Yes, 2020 was largely a dumpster fire. No one blames you for wanting to ring in the new year. But celebrating the wrong way could lead to months of misery due to Covid-19.
"The problem is we have so much Covid-19 transmission going on in the US right now," said Dr. Peter Hotez, dean of the National School of Tropical Medicine at Baylor College of Medicine.
"Practically speaking, what that means is if you go to a party with five or more people, almost certainly there's going to be somebody with Covid-19 at that party."
Any gathering with people outside your special bubble is risky. But there are several reasons why New Year's Eve parties can be especially dangerous:
They're probably indoors: New Year's Eve could be the coldest holiday of the pandemic -- meaning more indoor parties and increased risk of aerosolized spread.
Scientists now know coronavirus "can linger in the air for minutes to hours," the Centers for Disease Control and Prevention said.
"These viruses may be able to infect people who are further than 6 feet away from the person who is infected or after that person has left the space."
Guests might not wear masks all the time: Whether they're toasting champagne at midnight or nibbling on snacks all night long, partygoers will likely take their masks off -- if they're wearing one at all.
Even if the event is small, anyone outside your social distancing bubble could get infected or infect others.
"If you have a party in your neighborhood, or if you just invite some friends over, there's a pretty high risk," Hotez said.
It's important to remember coronavirus can be spread just by talking. And many infections come from people who don't have symptoms (or who don't have symptoms yet).
Young people might think they're invincible: Even young, previously healthy people have suffered long-term complications from Covid-19.
"We see severe illness among healthy, young adults with no apparent underlying causes," Hotez said.
"Whether that's due to ... a higher dose of the virus, whether they have genetic alterations they don't know about -- we just don't understand. So we can't reliably predict who's going to handle this virus well, and who doesn't."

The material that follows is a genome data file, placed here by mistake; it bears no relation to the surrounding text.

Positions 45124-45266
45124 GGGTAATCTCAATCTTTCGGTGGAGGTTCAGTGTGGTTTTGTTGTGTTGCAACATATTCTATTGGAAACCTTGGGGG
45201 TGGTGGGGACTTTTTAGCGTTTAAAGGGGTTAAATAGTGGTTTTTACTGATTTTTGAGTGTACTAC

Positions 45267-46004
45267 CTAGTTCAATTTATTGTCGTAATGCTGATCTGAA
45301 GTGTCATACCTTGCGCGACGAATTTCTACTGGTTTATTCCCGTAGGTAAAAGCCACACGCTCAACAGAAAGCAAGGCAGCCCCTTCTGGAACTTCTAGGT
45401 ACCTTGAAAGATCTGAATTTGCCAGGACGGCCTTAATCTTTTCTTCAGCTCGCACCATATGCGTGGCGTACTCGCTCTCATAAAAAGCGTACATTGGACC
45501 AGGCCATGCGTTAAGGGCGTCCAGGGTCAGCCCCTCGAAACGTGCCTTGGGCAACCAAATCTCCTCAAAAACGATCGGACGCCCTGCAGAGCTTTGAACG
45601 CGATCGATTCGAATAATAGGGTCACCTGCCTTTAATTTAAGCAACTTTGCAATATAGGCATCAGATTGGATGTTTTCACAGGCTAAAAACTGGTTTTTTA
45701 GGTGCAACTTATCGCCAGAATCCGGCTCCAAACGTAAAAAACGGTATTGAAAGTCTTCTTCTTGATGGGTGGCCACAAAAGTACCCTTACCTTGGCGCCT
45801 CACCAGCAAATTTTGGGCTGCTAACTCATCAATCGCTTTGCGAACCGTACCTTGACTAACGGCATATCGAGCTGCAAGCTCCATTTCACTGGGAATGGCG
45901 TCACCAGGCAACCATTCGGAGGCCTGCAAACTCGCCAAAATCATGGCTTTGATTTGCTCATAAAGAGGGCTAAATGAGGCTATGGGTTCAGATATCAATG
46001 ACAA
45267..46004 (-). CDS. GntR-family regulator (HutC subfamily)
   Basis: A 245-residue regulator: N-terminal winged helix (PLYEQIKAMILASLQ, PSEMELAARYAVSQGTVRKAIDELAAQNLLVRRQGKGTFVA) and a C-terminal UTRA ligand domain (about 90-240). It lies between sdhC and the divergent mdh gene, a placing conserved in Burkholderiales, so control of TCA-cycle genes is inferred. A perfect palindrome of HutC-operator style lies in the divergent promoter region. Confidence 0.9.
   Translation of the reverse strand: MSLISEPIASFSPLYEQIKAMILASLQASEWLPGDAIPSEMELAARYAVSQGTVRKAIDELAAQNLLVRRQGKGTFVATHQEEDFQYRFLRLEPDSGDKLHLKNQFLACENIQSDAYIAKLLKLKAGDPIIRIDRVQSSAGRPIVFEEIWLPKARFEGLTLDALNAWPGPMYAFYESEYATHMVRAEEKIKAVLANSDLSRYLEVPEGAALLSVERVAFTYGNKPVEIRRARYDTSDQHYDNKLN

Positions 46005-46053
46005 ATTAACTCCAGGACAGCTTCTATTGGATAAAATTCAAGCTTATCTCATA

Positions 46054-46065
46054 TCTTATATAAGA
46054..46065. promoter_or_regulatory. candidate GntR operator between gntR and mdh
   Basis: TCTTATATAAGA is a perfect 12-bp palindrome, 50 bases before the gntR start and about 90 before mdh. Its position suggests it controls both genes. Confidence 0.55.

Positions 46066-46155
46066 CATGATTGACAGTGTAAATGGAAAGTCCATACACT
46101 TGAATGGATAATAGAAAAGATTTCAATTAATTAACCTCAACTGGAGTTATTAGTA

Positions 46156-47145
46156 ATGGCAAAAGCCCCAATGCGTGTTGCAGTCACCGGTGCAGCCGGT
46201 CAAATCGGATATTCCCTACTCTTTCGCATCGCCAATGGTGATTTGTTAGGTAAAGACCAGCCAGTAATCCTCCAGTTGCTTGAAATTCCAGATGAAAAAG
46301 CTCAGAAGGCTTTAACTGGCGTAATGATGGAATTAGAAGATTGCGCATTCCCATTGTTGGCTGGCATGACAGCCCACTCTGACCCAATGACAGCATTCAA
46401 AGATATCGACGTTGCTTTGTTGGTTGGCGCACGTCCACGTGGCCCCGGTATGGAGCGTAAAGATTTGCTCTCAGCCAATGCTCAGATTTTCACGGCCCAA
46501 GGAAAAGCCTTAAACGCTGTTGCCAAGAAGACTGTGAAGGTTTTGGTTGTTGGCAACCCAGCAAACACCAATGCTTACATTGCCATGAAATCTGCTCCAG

Other complications can include "long-term vascular injury, cardiovascular injury, lung injury, neurological effects, also cognitive impairments," Hotez said.
Generally, younger people are often more likely to be asymptomatic than older people. But that poses another problem: the risk of spreading coronavirus to many people without knowing it.
Revelers might sing or shout: Singing and shouting can be dangerously effective ways of hurling coronavirus into the air.
In Washington state, for example, 53 members of a choir fell sick (and two people died) after one member attended rehearsals and later tested positive for Covid-19.
New Year's parties are 'a Covid-19 dream'
Because coronavirus is highly contagious, "it doesn't take much for this to spiral out of control," Hotez said.
"The loud voices to get your voice heard over the music. The lack of wearing masks. The fact that they're indoors. The fact that people are drinking alcohol, so they may be closer to one another than usual. These New Year's Eve parties are perfectly made for the SARS-CoV-2," or the scientific name for the novel coronavirus.
"This is a Covid-19 dream for the virus, unfortunately," Hotez said.
"All of these reasons are important reasons why we should not be gathering on this New Year's Eve."
Is there any way to celebrate New Year's safely?
"Yes, absolutely -- with whoever you're social distancing with," Hotez said.
The CDC has a long list of ideas on how to celebrate New Year's safely. Among them:
-- Have a virtual party with friends and celebrate the countdown together.
-- Plan a neighborhood countdown to midnight. Neighbors can go outside and cheer from the front of their homes.
-- Pick up a special meal from a local restaurant to share with your household.
-- Watch celebrations on TV or online.
-- Call, text or leave voicemails for friends and family wishing them a happy new year.
If you already have plans for a big party, don't be afraid to cancel them to ensure a healthy start to 2021.
"It's okay if you decide to postpone or cancel your gathering," the CDC says. "Do what's best for you."
And don't worry, this will probably be the last time health experts beg you to hunker down for New Year's Eve.
"Once we start getting vaccinated, we'll be in a much better position by the middle of next year," Hotez said. "And we can have a much happier New Year's 2022."